Between religion and State: the Dajia pilgrimage in Taiwan
|Title||Between religion and State: the Dajia pilgrimage in Taiwan|
|Publication Type||Journal Article|
|Year of Publication||2012|
|Keywords||Anthropology, État, pèlerinage, Pilgrimage, Pilgrimages, Political dissent, Politicians, Politics, Politique, profane, Religion &, Routes, sacré, sacred, STATE, Taiwan, Temple|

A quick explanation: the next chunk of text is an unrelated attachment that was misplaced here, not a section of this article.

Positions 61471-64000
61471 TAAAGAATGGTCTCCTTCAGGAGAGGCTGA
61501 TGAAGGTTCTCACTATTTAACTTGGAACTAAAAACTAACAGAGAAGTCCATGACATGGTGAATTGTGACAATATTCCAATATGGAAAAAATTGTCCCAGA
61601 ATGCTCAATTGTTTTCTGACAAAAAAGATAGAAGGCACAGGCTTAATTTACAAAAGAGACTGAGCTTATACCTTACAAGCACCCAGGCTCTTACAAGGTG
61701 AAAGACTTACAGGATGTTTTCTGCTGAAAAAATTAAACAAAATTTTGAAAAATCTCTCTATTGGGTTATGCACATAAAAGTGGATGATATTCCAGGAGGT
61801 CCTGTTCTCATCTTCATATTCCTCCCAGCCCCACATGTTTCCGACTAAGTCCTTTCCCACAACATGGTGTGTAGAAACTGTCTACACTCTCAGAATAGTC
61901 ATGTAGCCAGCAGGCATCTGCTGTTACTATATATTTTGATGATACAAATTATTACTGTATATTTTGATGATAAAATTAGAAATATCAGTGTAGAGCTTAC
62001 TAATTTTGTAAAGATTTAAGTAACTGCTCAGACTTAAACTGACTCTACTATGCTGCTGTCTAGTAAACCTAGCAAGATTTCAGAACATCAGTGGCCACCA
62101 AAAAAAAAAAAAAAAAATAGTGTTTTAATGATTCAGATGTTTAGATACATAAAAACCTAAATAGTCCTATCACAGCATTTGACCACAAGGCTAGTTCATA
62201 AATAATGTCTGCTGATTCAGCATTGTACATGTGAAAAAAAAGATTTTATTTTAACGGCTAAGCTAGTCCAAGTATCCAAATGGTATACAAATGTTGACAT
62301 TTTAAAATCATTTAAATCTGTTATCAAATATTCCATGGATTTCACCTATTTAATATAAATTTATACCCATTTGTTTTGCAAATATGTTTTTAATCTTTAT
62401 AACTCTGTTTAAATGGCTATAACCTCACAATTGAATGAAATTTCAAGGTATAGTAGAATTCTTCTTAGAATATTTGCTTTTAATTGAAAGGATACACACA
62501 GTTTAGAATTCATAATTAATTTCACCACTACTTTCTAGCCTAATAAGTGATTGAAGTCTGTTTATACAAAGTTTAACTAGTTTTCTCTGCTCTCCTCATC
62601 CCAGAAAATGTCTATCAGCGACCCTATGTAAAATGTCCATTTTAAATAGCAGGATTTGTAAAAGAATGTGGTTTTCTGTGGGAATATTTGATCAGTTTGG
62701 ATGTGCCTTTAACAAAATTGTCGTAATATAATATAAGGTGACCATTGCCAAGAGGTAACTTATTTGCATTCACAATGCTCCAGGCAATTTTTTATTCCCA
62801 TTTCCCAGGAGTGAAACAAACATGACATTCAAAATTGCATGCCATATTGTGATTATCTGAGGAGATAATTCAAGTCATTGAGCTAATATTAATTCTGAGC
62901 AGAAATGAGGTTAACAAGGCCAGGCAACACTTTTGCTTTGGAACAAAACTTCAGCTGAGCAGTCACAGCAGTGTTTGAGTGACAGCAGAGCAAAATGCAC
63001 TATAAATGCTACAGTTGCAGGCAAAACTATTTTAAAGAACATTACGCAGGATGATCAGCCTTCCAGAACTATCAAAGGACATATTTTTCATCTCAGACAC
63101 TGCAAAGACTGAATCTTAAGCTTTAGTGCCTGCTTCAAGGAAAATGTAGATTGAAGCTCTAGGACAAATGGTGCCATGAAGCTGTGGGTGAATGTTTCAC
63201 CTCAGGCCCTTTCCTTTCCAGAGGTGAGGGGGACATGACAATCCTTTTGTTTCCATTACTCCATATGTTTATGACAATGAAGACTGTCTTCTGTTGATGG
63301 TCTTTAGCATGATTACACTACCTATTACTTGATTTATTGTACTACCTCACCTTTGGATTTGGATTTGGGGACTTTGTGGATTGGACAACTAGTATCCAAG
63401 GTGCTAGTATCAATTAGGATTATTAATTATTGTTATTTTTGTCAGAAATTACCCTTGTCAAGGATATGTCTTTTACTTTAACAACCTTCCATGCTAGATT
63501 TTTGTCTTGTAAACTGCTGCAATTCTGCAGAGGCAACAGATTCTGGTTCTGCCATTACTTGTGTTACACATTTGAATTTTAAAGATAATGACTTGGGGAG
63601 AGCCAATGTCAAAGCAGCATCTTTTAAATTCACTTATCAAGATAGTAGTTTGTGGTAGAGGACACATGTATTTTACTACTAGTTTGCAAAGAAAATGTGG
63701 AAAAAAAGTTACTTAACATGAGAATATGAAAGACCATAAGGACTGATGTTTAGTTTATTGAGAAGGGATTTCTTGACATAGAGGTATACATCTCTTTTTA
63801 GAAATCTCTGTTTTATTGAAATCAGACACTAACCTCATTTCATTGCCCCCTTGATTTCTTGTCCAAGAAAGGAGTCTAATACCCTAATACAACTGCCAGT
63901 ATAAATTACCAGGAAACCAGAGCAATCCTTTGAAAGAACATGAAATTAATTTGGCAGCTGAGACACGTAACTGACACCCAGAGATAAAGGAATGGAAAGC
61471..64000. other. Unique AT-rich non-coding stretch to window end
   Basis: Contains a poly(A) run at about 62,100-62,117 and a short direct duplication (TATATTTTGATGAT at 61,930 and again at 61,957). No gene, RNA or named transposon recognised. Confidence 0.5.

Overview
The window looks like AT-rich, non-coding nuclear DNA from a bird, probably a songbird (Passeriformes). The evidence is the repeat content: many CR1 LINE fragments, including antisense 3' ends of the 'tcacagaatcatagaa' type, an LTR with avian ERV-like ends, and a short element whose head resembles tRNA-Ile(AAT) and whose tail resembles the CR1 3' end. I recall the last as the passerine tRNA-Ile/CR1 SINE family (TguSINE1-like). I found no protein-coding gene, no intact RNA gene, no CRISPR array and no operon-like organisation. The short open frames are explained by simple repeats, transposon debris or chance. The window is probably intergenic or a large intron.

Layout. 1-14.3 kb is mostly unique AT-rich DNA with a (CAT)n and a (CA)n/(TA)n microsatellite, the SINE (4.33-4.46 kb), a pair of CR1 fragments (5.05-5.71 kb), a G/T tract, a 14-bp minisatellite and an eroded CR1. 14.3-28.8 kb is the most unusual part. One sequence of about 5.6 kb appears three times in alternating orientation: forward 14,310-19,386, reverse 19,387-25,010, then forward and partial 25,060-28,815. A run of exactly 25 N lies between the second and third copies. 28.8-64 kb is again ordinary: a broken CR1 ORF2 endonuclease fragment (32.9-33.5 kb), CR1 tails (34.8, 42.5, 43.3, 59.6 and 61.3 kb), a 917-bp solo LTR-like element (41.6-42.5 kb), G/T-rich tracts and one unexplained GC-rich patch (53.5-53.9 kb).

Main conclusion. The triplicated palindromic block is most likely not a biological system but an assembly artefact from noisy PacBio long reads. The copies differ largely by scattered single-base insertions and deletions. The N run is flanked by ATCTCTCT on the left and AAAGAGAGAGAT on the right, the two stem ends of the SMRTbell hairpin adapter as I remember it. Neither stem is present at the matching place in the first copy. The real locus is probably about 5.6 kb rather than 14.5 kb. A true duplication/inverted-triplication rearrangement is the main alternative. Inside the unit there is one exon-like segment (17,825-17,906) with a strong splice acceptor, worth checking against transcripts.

In this paper the author will utilize both anthropological and historical approaches to illustrate how religion and the State intersect in the Dajia Mazu pilgrimage. Moreover, she will critique the conventional binary model of sacred versus profane by demonstrating how these two concepts are intricately intertwined in the course of the Dajia pilgrimage. The article aims to: provide a brief introduction and background to the Dajia pilgrimage; explore how the pilgrimage route is determined; discuss the protagonists involved in the choice of the pilgrimage route – temple committee leaders and members, as well as local politicians; and examine how temple committee members exploit the pilgrimage to express dissent against the central government of Taiwan.